We left Lawn Hill on Wednesday morning and took a slightly different route back. This route took us past the Riversleigh World Heritage site which has an 800 metre fossil trail. We continued on, crossing about six river crossings some of which were very deep with fast flowing water, and to take us back to Gregory Downs the road took us down a track worse than the old telegraph track up in the Cape. We couldn't help but wonder if we were actually on a road. One minute we were in deep gravel, then bull dust, sand, overgrown bush and creek crossings. The track was about 60 kms long and we were grateful when it eventually connected with a "main road" albeit a gravel dust road. Another 40 kms on this road and we arrived back at Gregory Downs and it was bitumen all the way back to the caravan. Our side trip was nearly 600 kms but it was worth it.

The roadhouse is not a particularly interesting place to stay other than late at night. We were surprised to see that there were a couple of other campers set up there, one couple that we have met at two earlier campsites. We repacked, hitched the caravan on and continued on south to Cloncurry. Cloncurry was a reasonable size (population 4500) so although there wasn't an auto electrician in town there was a Woolworths. It was so nice to be able to buy some fresh milk, bread, fruit and vegetables. Cloncurry is about 800 kms west of Townsville.

We were still keen on getting to an auto electrician as soon as we could so we continued on towards Mount Isa and stayed overnight at Fountain Springs rest area. On Wednesday night there were about twenty groups of campers staying overnight and for the first couple of hours there was a road train parked up having some repairs undertaken. In the morning Peter saw that a van had pulled in after dark and the eight or ten occupants were all sleeping on the grass in their swags! We had a lot more comfort than that.

We have been to the Gulf of Carpentaria
 Leaving the Gulf behind
Burke & Wills Roadhouse

 Leaving the caravan behind again

 Burke & Wills to Gregory Downs

 Farming North Queensland style - Brahman cattle

Amongst the termite mounds

 Gregory Downs hotel

Verandah Gregory Downs hotel

Gregory Downs hotel refreshment

Peter's photography

The road to Lawn Hill National Park
Being watched - Brahman beast

The only water crossing on way to Lawn Hill National Park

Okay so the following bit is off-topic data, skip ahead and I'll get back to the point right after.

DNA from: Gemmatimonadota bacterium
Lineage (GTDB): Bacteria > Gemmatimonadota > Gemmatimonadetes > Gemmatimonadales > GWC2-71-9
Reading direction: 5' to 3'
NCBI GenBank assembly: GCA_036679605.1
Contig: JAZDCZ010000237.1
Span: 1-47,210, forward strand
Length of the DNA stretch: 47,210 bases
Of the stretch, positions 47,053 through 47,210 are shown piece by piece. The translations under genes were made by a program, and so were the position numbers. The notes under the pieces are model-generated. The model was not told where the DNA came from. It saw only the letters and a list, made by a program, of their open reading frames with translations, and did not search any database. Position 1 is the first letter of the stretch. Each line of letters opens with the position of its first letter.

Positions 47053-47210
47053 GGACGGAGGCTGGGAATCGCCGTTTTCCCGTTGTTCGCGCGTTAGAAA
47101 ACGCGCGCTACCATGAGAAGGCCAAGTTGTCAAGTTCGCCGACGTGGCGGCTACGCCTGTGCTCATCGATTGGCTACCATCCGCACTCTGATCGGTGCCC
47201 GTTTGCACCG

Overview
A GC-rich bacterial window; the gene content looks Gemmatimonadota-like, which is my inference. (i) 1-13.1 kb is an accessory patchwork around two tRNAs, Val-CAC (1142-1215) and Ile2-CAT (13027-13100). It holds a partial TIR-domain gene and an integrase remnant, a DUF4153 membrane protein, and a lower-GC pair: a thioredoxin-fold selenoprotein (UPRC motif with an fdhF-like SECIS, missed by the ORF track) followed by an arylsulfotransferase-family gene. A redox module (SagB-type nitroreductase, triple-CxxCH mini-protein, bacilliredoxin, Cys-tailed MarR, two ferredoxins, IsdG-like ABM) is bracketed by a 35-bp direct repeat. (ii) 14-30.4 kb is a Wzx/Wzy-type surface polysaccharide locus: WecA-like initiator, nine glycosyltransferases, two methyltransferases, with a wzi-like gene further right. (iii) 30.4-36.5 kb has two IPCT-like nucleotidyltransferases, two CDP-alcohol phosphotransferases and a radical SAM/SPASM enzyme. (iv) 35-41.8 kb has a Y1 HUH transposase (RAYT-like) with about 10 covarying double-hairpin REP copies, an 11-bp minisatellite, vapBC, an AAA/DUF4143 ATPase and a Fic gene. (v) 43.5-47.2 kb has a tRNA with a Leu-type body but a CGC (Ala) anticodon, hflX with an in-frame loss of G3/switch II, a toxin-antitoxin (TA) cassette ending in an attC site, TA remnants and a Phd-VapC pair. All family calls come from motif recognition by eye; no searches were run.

Arrival at the Lawn Hill National Park
Another flat tyre at Lawn Hill - camper Andy supervising
This is the walk we should do now!
 Wild Dog Dreaming trail
Creek Lawn Hill National Park
 Lawn Hill creek
Ready for the walk, water back pack on
  The debri from the wet
The colours of the rock Lawn Hill
The Island Stack at Lawn Hill
  Island Stack sign
 View of Island Stack
  Impressive rock formations
 Continuation of Island Stack
 Wild Dog Dreaming info
  Wagnyi tribe info
 Aboriginal art
Ancient art info
 Ancient art
 Info re shells in rock
  Look for the shells
 Aboriginal art of fish net
 Lower gorge
 Lower gorge Lawn Hill
 Beauty of lower gorge
 Fish at lower gorge
Red gum oozing
The gum looked like blood
Walking back from Wild Dog Dreaming trail
 Fallen trees Lawn Hill
Size of trees washed down in April 2011
 Showing the waterline
The gorge from canoe
One of the Indarri Falls
 Warm water flowing Indarri Falls
Our canoe - Peter prays before our epic return journey,
actually just before the great sinking!!
Swimming yes or no - Gill decided yes and subsequently sunk the canoe
and herself - bugga looks like the prayer didn't work!
 Children playing Indarri Falls
 Lawn Hill National Park gorge
Friends, Iris & Ken who we met camping at Lawn Hill
Tree growing on rock
 Rowing Lawn Hill Gorge - no they are not man boobs.  I'll
have you all know that there is a fine specimen of a man
under that singlet.  You can see his ripling mussels in his arms!
Our campsite Lawn Hill National Park
 Fish in Lawn Hill creek
 Catfish & yes he was a big one
Relaxing on the creek edge
The Indarri Falls from cliff top

Where I entered the water from the canoe! Entered more like
fell and then flapped around like a dolphin having a fit!
 It was so hot! Mmmm now where are the Croc's
The Gregory River where we entered trying to follow the road
Warning signage before we entered the river!
The road across the river
The currents from passenger side window
 The water flow from the driver's window
The Gregory River taken while crossing
Our Boat 'The Patrol' crossing The O'Shaugnessy River crossing
tis just a little deep out there!!
The Old Savannah Way - it seemed to get progressively worse
The Old Savannah Way
 Cattle on the Old Savannah Way
The Old Savannah Way - one could be forgiven for not
quite knowing where the road went
 The old Savannah Way - thank God for the GPS
 Double use for the roadway suddenly seal and width .  You've seen it
on TV; here it is. Anyway like you would actually park out
there in the middle of nowhere, what do they think we are!
We are about to take off - yeah sure
Keeping the body beautiful - exercises in the middle of nowhere
or else me bum had gone to sleep!
Picking up the van at Burke and Wills
 Cloncurry - time for a litttle bit of shopping.  This was the original home of  the
flying doctors service for this area
Burke and Wills Memorial
 Ah more free camping and obviously we were not the first
there - half way between Cloncurry & Mount Isa
 and they just keep coming   last arrrival at about 1030 pm
 Road train with some air problems at the free
camping.  These things are enormous,
would love to have a drive though!
Free camping area Fountain Springs Rest Area
 This was an advert that was posted at the free camping - perhaps we will try this on our return trip

Some more free advertising at the free camping site - this is a must
 Woke up in the moring and the owners of these swags
had arrived some stage during the night
 Free camping - Fountain Springs Rest Area
Free camping area again
Nearly 8:30 and still asleep -  free camping works for some.
Obviously no stress re paying for camping